Michael Spreitzenbarth 20:49
Um, my experience is quite similar. Received that the larger ones, for parts of their risks, they can tell you numbers, they did risk quantification, but for our others, they have no idea. And especially if it comes to the data breach topic, even though they are dealing with a large amount of health data of personal customer data, they're still unaware what it really would mean, if there would have been or if there would have been a data breach to them. And that's the thing that I mentioned, where they can learn from each other, and from the insurance industry, because they have seen a lot of those losses already and can with that, at least, get a rough estimate what it means, if you lose 20,000 of credit card data sets, or if you lose patient data or something like this. So they can support you to get in the right direction to understand what the the loss would mean. And with this, start doing the risk quantification. But at the same time for for things like the outage of your business or something there, you often as a company owner of the company itself, you have a better truth behind the data, so to say are the are the better data set itself. So there, it's really look at your numbers, try to figure out which of the risks you can somehow measure. And even there, it's not about to really make it precise. But it's enough to have a rough estimation behind it. And then tried to search the exchange. And therefore, not only with the cyber insurance, there are a lot of communities out there from the IT security, but also from other kinds of business environments that are really interested in doing this exchange. And therefore, every company that currently has no idea how to quantify their risks or wants to get a, let's say, a second opinion, if they did it the right way. Try to get out to one of those communities or approach your insurer and start discussion with him what he thinks how realistic those numbers are.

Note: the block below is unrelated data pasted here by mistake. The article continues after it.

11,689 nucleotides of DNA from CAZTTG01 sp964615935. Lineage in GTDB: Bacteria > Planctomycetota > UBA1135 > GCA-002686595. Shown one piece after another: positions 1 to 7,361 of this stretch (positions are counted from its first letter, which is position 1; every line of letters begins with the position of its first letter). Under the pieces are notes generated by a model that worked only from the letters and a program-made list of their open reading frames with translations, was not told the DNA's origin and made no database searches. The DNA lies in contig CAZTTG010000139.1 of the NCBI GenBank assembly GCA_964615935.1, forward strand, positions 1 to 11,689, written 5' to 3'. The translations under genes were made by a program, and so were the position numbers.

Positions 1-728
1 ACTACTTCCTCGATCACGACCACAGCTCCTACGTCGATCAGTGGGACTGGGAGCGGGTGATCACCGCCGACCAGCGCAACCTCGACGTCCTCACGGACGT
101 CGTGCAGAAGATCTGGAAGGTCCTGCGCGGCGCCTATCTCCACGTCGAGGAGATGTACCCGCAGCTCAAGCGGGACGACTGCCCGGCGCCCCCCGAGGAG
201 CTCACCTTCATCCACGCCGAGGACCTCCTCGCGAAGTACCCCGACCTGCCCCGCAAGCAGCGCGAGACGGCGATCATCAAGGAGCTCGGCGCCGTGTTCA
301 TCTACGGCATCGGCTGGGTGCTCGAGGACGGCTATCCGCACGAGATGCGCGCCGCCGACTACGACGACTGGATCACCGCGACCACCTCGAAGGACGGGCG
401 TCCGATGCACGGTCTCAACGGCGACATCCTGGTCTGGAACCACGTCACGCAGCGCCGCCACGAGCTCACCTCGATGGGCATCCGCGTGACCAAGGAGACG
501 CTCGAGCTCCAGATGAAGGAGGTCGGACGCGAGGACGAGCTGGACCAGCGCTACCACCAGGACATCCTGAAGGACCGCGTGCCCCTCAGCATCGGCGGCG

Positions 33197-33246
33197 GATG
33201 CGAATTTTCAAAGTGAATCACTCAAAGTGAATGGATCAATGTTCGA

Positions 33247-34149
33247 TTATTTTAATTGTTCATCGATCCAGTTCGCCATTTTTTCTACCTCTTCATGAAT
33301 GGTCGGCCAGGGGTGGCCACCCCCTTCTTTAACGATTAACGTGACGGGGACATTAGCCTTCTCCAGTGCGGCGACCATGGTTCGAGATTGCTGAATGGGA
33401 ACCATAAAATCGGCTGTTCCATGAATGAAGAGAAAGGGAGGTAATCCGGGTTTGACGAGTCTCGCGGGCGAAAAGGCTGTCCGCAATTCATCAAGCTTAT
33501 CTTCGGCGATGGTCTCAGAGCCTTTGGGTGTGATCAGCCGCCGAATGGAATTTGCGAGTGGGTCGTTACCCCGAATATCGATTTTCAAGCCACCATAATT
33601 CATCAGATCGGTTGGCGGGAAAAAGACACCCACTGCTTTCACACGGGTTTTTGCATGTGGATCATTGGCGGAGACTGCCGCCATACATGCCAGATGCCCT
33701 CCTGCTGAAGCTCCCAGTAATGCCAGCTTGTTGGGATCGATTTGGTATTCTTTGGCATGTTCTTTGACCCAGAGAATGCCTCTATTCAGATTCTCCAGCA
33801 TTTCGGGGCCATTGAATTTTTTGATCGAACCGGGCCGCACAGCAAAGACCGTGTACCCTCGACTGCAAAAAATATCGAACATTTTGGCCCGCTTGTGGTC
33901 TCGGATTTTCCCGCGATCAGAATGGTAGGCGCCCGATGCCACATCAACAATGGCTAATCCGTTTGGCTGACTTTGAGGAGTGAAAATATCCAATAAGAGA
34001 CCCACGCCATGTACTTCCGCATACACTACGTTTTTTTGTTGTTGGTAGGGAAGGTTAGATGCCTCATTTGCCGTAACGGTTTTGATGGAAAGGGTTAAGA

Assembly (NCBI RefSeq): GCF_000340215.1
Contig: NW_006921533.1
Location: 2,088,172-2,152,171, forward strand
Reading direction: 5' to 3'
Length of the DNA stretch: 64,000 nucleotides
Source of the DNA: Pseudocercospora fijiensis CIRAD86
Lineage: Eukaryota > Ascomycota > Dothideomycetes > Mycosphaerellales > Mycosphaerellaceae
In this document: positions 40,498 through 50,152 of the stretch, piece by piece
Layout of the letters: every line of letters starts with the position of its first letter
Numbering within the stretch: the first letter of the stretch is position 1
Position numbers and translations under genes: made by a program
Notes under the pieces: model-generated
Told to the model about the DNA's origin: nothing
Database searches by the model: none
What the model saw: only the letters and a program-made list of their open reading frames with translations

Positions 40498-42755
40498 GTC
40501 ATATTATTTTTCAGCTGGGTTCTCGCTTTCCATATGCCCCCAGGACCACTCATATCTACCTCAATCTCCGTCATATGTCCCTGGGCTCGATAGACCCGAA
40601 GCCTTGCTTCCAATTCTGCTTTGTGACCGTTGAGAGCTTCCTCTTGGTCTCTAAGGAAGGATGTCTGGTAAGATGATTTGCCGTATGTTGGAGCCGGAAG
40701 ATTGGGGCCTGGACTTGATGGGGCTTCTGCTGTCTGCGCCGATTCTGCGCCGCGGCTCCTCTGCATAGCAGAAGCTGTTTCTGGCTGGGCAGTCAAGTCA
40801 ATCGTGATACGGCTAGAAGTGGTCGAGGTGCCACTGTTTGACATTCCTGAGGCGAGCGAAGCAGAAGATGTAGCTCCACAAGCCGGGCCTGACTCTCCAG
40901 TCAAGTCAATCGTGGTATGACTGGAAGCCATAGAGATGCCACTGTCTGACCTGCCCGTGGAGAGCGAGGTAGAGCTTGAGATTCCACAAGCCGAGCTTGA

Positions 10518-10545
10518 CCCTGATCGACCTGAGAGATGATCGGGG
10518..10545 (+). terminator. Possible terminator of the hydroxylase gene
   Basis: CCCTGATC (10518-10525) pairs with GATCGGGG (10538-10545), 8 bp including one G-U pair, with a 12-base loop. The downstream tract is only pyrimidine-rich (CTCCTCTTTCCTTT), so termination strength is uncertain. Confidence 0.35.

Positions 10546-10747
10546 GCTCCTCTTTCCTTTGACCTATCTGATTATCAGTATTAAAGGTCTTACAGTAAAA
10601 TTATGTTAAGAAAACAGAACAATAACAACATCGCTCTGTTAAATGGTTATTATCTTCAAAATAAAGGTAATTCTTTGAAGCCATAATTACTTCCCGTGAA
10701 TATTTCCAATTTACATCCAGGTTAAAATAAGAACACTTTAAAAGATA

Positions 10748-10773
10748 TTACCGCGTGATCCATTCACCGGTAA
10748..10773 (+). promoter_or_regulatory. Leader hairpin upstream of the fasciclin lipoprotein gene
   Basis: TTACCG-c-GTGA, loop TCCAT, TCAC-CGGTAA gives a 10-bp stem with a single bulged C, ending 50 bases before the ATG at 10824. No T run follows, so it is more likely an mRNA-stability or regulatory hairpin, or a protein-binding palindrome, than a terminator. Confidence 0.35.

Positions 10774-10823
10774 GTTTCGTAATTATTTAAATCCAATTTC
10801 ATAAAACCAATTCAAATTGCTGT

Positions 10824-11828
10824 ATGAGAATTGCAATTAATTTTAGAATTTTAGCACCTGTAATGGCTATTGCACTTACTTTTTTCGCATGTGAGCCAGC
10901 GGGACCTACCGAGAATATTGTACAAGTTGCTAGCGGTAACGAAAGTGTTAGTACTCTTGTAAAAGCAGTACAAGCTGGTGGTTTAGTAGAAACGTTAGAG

Monica Verma 23:07
Let's go back to the whole change part of cyber claims and cyber insurance, some some real examples. What have you seen in terms of the top cyber attacks or cyber types of cyber attacks or cyber incidents that have actually caused cyber claims? What have you seen in terms of that?
Michael Spreitzenbarth 23:23
It really fits to what you see in news and media for the last couple of months or years. So you've seen the large data breach. Don't name names here or companies here, but some of them are quite obvious, and everybody has them in the back of their mind. So a lot of them also had been covered by cyber insurance. They had been supported through the incident response, the whole credit card monitoring, PCI recertification stuff like this was paid by by cyber insurance. And then of course, especially looking currently in US, the ransomware cases, we see a lot of cases where now the insurance is paying because the company was victim of one of the large ransomware things. And then it's the two fold topic. It's on one hand side, helping them to recover and also to get the business up and running again. But at the same time, they support the victim reference and negotiation parties and preach cultures that then support them to deal with the bad guys and at the same time also to manage the reports to media, to law enforcement to authorities, to really have all that you have to do to support in there to not miss anything just because you're in the emergency mode and don't think currently about in forming law enforcement or sending the report to the state of authority or something like this.